pounced


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Related to pounced: pounce upon

pounce 1

 (pouns)
intr.v. pounced, pounc·ing, pounc·es
1. To spring or swoop with intent to seize someone or something: a cat that pounced on a mouse; watched the falcon pounce on the baby rabbit.
2. To attack or criticize suddenly: troops that pounced on a convoy; a reporter who pounced on a politician's change of position.
3. To turn the attention to and try to take advantage of: pounce on an opportunity; pounced on his mistake.
n.
The act or an instance of pouncing.

[From Middle English, pointed tool, talon of a hawk, shortening of ponson, pointed tool, variant of punchon, pointed tool; see puncheon1.]

pounc′er n.

pounce 2

 (pouns)
n.
1. A fine powder formerly used to smooth and finish writing paper and soak up ink.
2. A fine powder, such as pulverized charcoal, dusted over a stencil to transfer a design to an underlying surface.
tr.v. pounced, pounc·ing, pounc·es
1. To sprinkle, smooth, or treat with pounce.
2. To transfer (a stenciled design) with pounce.

[French ponce, from Old French, from Vulgar Latin *pōmex, *pōmic-, from Latin pūmex, pumice.]

pounc′er n.

pounce 3

 (pouns)
tr.v. pounced, pounc·ing, pounc·es
To ornament (metal, for example) by perforating from the back with a pointed implement.

[Middle English pouncen, probably from Old French poinssonner, from poinson, pointed tool; see puncheon1.]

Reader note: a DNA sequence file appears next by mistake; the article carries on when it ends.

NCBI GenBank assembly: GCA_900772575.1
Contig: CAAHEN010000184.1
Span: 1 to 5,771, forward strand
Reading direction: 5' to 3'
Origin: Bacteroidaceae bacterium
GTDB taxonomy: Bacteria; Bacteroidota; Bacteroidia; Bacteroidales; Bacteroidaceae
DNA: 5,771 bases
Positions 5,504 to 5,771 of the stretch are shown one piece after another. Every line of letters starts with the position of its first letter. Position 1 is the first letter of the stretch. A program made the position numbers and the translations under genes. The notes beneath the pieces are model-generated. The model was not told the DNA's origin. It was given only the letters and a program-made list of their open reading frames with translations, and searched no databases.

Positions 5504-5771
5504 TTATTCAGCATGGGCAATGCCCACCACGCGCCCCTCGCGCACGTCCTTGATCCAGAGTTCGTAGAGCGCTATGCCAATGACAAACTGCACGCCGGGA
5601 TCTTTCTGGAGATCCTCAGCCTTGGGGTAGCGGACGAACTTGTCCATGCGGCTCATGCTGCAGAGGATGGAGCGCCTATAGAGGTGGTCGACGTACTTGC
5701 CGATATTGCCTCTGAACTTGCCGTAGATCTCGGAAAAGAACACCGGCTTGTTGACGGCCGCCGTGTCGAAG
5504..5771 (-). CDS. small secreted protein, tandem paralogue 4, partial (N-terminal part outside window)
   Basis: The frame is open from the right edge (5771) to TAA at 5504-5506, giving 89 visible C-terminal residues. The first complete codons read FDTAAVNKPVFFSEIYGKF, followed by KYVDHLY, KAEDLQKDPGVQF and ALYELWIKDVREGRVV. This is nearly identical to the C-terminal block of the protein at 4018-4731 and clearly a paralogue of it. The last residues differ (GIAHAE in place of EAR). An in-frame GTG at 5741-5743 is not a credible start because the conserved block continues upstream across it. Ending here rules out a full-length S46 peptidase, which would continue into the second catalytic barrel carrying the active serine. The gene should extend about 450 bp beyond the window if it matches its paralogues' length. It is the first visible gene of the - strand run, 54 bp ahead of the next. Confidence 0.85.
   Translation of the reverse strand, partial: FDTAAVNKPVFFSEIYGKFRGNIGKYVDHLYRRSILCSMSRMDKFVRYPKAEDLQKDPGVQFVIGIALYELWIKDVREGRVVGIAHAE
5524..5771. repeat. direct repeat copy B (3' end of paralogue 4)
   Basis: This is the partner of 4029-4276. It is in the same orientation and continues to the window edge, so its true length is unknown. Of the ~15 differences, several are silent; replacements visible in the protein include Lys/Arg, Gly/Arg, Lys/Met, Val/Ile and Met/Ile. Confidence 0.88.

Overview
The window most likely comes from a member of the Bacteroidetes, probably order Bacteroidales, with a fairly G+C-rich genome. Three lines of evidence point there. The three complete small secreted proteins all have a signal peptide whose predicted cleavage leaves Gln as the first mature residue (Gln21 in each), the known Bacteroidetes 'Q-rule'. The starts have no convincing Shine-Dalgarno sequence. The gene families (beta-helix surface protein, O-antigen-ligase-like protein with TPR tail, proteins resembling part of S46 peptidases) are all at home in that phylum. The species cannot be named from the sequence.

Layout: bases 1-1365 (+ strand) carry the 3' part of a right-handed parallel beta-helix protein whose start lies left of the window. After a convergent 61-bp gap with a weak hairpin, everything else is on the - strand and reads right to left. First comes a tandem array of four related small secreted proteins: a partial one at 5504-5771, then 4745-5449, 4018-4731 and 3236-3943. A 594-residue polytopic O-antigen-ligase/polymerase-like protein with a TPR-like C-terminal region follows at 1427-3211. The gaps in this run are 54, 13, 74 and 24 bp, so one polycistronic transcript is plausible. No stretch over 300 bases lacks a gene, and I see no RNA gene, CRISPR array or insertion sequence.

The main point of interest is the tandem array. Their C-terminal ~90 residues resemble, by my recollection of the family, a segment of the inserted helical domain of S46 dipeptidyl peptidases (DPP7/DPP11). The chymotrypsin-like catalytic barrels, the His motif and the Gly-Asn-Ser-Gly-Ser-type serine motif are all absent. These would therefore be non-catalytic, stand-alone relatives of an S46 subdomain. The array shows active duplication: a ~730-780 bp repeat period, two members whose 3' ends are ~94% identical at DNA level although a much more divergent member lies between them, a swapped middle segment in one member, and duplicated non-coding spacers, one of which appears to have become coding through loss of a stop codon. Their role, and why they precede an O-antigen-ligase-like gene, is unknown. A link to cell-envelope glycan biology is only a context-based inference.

References in classic literature ?
With a strange ab- sorbed light in his eyes he pounced upon Ed Thomas, he who knew Pop Geers and whose opin- ion of Tony Tip's chances was worth considering.
They pounced upon the banker and almost lifted him into the car.
Geneva is filled with pretty shops, and the shops are filled with the most enticing gimacrackery, but if one enters one of these places he is at once pounced upon, and followed up, and so persecuted to buy this, that, and the other thing, that he is very grateful to get out again, and is not at all apt to repeat his experiment.
Ham Peggotty, who went to the national school, and was a very dragon at his catechism, and who may therefore be regarded as a credible witness, reported next day, that happening to peep in at the parlour-door an hour after this, he was instantly descried by Miss Betsey, then walking to and fro in a state of agitation, and pounced upon before he could make his escape.
By this time, my sister was quite desperate, so she pounced on Joe, and, taking him by the two whiskers, knocked his head for a little while against the wall behind him: while I sat in the corner, looking guiltily on.
These, falling with so much force upon the diamonds, were sure to take up some of the precious stones with them, when the eagles pounced upon the meat and carried it off to their nests to feed their hungry broods.
Then the eagle pounced upon the bird, and the moment she seized him in her talons she tore the ring from his neck before the man in bird's shape had time to prevent her.
And as soon as it had strung a long-distance system of wires, the Postmaster General pounced down upon it and took it away.
Don Quixote was unable to shield himself so well but that more pebbles than I could count struck him full on the body with such force that they brought him to the ground; and the instant he fell the student pounced upon him, snatched the basin from his head, and with it struck three or four blows on his shoulders, and as many more on the ground, knocking it almost to pieces.
I pounced upon the smaller prey and devoured it--raw.
While we were taken up with this, and were expecting each moment to be our last, Scylla pounced down suddenly upon us and snatched up my six best men.
And as he had no longer to study France (for the French were already driven out of the kingdom of Naples by the Spaniards, and in this way both were compelled to buy his goodwill), he pounced down upon Pisa.